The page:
U.S. immigration authorities are arresting Iraqi immigrants ordered deported for serious crimes, the U.S. government said on Monday, after Iraq agreed to accept U.S. deportees as part of a deal to remove it from President Donald Trump’s travel ban. [Reuters]

It’s borderline impossible not to be 100 times better than Scott Jennings and his racist “jokes”. A Glasgow resident, attorney Bobby Richardson, has been chosen to emcee the annual Fancy Farm Picnic — a fundraiser for Saint Jerome Catholic Church that takes place in early August in southwestern Kentucky attracting barbecue lovers and politicians alike. [Glasgow Daily Times]

You can thank Mitch McConnell for disabling the American health care system and potentially killing millions of poor people. So that’s fun. Senate Republicans are aggressively trying to rein in expectations for their Obamacare repeal effort, wary of blowing a deadline or falling short of 50 votes on a promise that has driven the GOP’s political strategy for much of the past decade. [Politico]

Bam Carney is no more powerful than me. Suggesting otherwise is absurd. And that lying asshole was super-involved in Matt Bevin’s executive orders! These people aren’t just stupid, they’re liars. [H-L]

Attorney General Jeff Sessions repeatedly dodged questions on Tuesday about his conversations with Donald Trump, broadly claiming at a Senate Intelligence Committee hearing that his talks with Trump were shielded by ill-defined protections. He argued that it would be inappropriate to speak publicly about confidential discussions with his boss, but struggled to explain the legal backing for his stance since Trump has not formally invoked executive privilege. [HuffPo]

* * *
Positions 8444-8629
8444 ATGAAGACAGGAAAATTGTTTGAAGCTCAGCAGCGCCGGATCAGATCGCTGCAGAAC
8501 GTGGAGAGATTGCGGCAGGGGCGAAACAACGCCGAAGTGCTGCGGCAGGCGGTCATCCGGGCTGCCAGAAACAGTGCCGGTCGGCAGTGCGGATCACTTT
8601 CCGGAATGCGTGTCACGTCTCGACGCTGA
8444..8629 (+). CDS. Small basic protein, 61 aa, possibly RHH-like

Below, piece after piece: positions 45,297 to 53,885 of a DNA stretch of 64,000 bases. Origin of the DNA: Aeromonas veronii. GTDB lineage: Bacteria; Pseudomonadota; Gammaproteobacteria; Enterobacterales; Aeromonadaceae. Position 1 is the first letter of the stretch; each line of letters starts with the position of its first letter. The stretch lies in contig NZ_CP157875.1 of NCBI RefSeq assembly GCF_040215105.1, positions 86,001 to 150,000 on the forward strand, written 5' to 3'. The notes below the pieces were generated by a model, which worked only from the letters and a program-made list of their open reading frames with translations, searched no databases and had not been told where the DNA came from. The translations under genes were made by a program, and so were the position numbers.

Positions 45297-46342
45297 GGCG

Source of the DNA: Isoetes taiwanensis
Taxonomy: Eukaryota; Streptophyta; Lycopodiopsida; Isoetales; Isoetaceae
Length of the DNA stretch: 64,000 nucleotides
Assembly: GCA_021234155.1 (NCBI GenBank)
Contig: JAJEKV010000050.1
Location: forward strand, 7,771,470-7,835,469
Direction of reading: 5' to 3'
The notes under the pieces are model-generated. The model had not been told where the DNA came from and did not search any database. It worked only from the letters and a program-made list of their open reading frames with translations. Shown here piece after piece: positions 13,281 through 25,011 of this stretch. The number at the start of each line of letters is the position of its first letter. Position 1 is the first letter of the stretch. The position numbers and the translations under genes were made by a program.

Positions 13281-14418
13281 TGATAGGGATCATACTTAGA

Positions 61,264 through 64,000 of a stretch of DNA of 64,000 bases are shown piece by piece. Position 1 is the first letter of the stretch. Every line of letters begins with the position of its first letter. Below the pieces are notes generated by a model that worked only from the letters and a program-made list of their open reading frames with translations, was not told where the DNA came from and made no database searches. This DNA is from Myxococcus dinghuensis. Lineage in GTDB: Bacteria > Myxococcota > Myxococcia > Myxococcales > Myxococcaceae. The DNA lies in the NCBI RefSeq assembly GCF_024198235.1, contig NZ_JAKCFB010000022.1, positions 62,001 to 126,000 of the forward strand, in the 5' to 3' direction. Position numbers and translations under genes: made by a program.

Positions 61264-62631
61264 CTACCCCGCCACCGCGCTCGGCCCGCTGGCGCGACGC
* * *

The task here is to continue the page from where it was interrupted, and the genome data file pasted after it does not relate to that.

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Another Day, Another Frankfort FBI Investigation Because Kentucky = Corruption

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The FBI is conducting an anti-trust investigation into state contractors involving road work. [H-L]

Sen. Jeff Merkley (D-Ore.) began an all-night protest on the Senate floor late Tuesday, promising to speak “as long as I’m able” in protest of the nomination of Judge Neil Gorsuch to the U.S. Supreme Court. [HuffPo]

They carried black coat-hangers and signs that said things like “Think outside my box.” And they chanted slogans like “Mister, mister, hands off my sister” and “My body, my choice.” [C-J/AKN]